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Food For Thought
“The legalization of the termination of pregnancy is none other than the authorization given to an adult, with the approval of an established law, to take the lives of children yet unborn and thus incapable of defending themselves. It is difficult to imagine a more unjust situation, and it is very difficult to speak of obsession in a matter such as this, where we are dealing with a fundamental imperative of every good conscience — the defense of the right to life of an innocent and defenseless human being.”
- Bl. John Paul II
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- LENTCAzT 08: Wednesday 1st Week of Lent
- Southern Sojourn
- Deacon Sandy rides again!
- LENTCAzT 07: Tuesday 1st Week of Lent
- WSJ: Long interview with D. Madison’s happy culture warrior, Bp. Morlino
- My View For Awhile: Heading South Edition
- WDTPRS Monday in the 1st Week of Lent (NO)
- Another request for a prayer
- LENTCAzT 06: Monday 1st Week of Lent
- Lent, Alligators and You – Revisited
- Your Sunday Sermon Notes
- FRANCE: Dead and Not-Yet-Dead Unions!
- LENTCAzT 05: 1st Sunday of Lent
- URGENT: 9 March – change your clocks in these USA
- WDTPRS 1st Sunday of Lent (2002MR): what we can learn in no other way
- VIDEO: Sermon for Archbishop Sample’s 1st Pontifical Mass – MUST SEE
- Church to raffle off an AR-15. Predictable hysteria ensues.
- A bishop’s pastoral letter on Pornography
- LENTCAzT 04: Saturday after Ash Wednesday
- Urgent prayer request: health
- Bishop Robert C. Morlino: 1st Anniversary of Pope Francis’ Pontificate
- Liberals still celebrate Anthony Kosnik’s book, once used in seminaries
- Albany Sourpusses
- “Whoa!” Brick by brick in the Diocese of Madison.
- How you would have observed Lent in 1873
- AUDIO Stations of the Cross: Benedict XVI, Bl. John Henry Newman, St. Alphonsus Liguori
- LENTCAzT 03: Friday after Ash Wednesday
- The Francis Effect™: Results Vary
- Francis and the Weeping Priests
- KY’s AG cites Francis undying quote as excuse for not upholding the law
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More food for thought:
“I expect to die in bed, my successor will die in prison and his successor will die a martyr in the public square. His successor will pick up the shards of a ruined society and slowly help rebuild civilization, as the church has done so often in human history.”
Francis Card. George
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More food for thought…
“"I am only one, but I am one. I cannot do everything, but I can do something. And because I cannot do everything, I will not refuse to do the something that I can do. What I can do, I should do. And what I should do, by the grace of God, I will do.”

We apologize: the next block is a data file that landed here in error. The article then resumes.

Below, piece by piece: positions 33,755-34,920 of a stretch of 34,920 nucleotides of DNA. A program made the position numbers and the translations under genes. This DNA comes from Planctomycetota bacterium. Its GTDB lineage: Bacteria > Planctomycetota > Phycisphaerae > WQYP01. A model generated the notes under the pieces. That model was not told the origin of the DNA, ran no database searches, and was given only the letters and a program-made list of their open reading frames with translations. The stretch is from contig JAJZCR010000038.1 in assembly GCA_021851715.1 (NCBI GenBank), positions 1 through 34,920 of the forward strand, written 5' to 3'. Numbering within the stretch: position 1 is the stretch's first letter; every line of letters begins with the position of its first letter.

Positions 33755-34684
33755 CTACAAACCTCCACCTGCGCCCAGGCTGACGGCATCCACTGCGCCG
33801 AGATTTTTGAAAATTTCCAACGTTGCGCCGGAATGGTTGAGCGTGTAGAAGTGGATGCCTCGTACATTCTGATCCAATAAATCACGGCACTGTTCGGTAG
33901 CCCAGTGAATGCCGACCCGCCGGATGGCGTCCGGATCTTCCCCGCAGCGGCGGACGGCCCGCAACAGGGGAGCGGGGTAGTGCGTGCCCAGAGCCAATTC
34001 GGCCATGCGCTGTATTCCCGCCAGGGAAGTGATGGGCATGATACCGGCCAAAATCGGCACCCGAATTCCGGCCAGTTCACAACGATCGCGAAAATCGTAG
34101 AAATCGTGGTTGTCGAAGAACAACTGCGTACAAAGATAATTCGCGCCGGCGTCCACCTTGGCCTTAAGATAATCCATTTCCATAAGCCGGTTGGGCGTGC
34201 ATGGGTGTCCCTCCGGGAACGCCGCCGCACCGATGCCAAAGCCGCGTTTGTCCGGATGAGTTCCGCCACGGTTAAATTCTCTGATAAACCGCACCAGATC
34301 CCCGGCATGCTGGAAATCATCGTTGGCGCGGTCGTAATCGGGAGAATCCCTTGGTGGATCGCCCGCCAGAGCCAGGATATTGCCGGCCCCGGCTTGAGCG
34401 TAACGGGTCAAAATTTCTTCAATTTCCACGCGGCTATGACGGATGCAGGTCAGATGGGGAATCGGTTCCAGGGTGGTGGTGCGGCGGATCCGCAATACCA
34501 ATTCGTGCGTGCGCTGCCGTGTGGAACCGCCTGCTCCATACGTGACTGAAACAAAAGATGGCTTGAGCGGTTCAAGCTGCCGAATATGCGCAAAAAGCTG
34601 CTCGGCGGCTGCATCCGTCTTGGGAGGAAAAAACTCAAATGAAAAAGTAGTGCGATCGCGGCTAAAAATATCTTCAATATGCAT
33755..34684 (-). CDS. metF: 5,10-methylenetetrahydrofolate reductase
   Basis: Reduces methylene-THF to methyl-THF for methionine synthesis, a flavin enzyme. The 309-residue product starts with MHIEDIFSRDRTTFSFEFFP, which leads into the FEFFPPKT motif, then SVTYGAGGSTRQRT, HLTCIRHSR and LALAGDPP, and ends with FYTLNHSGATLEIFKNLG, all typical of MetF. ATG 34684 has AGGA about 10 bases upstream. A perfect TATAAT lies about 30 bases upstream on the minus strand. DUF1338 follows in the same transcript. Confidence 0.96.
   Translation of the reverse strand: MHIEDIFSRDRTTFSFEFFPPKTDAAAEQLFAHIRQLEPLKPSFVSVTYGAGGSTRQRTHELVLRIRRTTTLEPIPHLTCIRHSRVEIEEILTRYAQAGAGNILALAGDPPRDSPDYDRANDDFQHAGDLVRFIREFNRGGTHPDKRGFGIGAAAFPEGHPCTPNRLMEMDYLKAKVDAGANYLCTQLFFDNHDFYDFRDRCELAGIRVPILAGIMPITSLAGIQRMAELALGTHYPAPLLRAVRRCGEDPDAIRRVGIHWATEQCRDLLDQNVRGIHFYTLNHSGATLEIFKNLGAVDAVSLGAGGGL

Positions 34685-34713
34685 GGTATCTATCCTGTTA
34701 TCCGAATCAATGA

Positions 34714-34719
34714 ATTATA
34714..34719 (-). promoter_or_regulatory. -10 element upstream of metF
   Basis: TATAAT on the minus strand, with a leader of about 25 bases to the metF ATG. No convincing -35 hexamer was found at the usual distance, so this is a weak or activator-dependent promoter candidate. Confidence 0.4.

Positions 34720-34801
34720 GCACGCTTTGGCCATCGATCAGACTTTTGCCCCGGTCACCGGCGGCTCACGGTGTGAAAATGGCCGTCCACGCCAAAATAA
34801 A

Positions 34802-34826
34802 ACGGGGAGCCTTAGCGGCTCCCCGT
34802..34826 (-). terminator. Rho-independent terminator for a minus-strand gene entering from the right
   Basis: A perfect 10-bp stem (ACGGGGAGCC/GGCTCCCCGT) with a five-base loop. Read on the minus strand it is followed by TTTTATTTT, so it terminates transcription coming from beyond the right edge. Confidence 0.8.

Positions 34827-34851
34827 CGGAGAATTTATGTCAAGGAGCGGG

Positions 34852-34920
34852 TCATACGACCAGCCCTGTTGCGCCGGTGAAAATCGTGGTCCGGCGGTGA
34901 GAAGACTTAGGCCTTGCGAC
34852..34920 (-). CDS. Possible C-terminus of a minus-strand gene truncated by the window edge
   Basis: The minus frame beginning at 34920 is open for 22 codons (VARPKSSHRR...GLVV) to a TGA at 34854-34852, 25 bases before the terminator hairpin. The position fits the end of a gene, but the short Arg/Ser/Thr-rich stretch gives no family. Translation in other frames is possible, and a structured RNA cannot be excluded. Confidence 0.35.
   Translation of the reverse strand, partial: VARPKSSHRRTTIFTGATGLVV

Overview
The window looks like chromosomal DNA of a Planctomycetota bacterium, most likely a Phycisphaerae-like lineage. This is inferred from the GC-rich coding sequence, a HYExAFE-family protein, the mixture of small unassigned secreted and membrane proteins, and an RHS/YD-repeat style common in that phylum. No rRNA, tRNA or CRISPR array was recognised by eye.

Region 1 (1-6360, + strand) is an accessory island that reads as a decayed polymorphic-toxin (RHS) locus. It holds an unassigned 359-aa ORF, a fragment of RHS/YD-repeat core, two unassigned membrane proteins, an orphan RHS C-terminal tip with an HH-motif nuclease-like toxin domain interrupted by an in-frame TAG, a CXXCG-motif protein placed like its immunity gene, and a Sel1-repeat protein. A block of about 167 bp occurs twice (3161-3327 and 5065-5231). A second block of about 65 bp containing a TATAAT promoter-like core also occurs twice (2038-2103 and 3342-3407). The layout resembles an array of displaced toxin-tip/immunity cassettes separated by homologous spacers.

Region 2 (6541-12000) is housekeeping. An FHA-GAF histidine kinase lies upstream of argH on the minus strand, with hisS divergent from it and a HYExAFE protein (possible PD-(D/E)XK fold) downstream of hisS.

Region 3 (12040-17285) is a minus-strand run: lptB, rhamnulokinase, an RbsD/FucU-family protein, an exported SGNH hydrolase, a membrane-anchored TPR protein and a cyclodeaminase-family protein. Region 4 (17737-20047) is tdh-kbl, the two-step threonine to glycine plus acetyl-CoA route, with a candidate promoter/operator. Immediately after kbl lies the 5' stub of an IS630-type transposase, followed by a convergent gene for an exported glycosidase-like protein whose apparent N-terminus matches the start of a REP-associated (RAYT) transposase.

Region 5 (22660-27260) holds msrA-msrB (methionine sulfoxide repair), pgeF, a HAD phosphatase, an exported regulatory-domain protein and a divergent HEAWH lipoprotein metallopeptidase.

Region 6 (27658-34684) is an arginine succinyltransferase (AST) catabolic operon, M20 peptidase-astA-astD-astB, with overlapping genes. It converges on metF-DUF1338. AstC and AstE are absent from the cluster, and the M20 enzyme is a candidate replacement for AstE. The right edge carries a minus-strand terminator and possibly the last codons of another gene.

- Edward Everett Hale
Daily Archives: 5 March 2006
TodayÃ¢â‚¬â„¢s prayer was the Secret of the Mass for Ash Wednesday according to the older, Ã¢â‚¬Å“TridentineÃ¢â‚¬Â Missale Romanum. It is also an ancient prayer from the Gelasian Sacramentary. Interestingly, in the Gelasian this prayer comes after a whole series of prayers over penitents in the rites for doing public penance. Here we read how the penitent on Ash Wednesday would dress in cilicium (an amazingly scratchy and uncomfortable garment of goatÃ¢â‚¬â„¢s hair). He would go to church, prostrate himself on the ground before the bishop who would pray over him, and he would do penance until Holy Thursday when he would be reconciled. Continue reading
Even though this is a prayer during Mass sacramentum here refers not just to the sacrament of the Eucharist, but also its ancient meaning: the forty-day long discipline of Lent which mysteriously bonds Christians and Christ more closely together. The whole season of Lent is a transforming mystery, a Ã¢â‚¬Å“sacramentÃ¢â‚¬Â, during which our practices have consequential effects: they bring us into the mystery of the dying and rising Jesus. This transforming bond with Christ is brought about through denial of self and good works for others, penitential mortification and works of mercy, both spiritual and corporal. In Lent the words of the Baptist must ring in our ears daily, even hourly: Ã¢â‚¬Å“He must increase, I must decreaseÃ¢â‚¬Â (John 3:30). When He increases in us, we are more who we are supposed to be. Thus, we have to make Ã¢â‚¬Å“roomÃ¢â‚¬Â for Him by our self-denial. Continue reading
The origin of the Oratio super populum is quite complex and hard to pin down. Turning to Fr. Joseph A. JungmannÃ¢â‚¬â„¢s monumental two volume The Mass of the Roman Rite: Its Origins and Development we find a history of this prayer at the beginning of the section concerning the close of the Mass (II, pp. 427ff). Something Jungmann emphasizes that caught my attention is the fact that we are at a Ã¢â‚¬Å“frontierÃ¢â‚¬Â moment, the threshold of the sacred precinct of the church and the world. When properly formed we want the influence of our intimate contact with the divine to carry over into the outside world. Continue reading
We are asked to participate actively and fully in the whole liturgical year. Our lives must take on the qualities of the entire presentation of the mysteries of our salvation, from Creation to Second Coming. In other words, we are not to be active participants at Sunday Mass only. At the end of Mass the priest or deacon commands, Ite, Missa est… Ã¢â‚¬Å“GO! You are dismissed!Ã¢â‚¬Â This is stern sounding compared to the warm and fuzzy end of Mass we sometimes experience. But the starkness and force of the Latin indicates we are being sent out with urgency into the world, back to our Christian work. Continue reading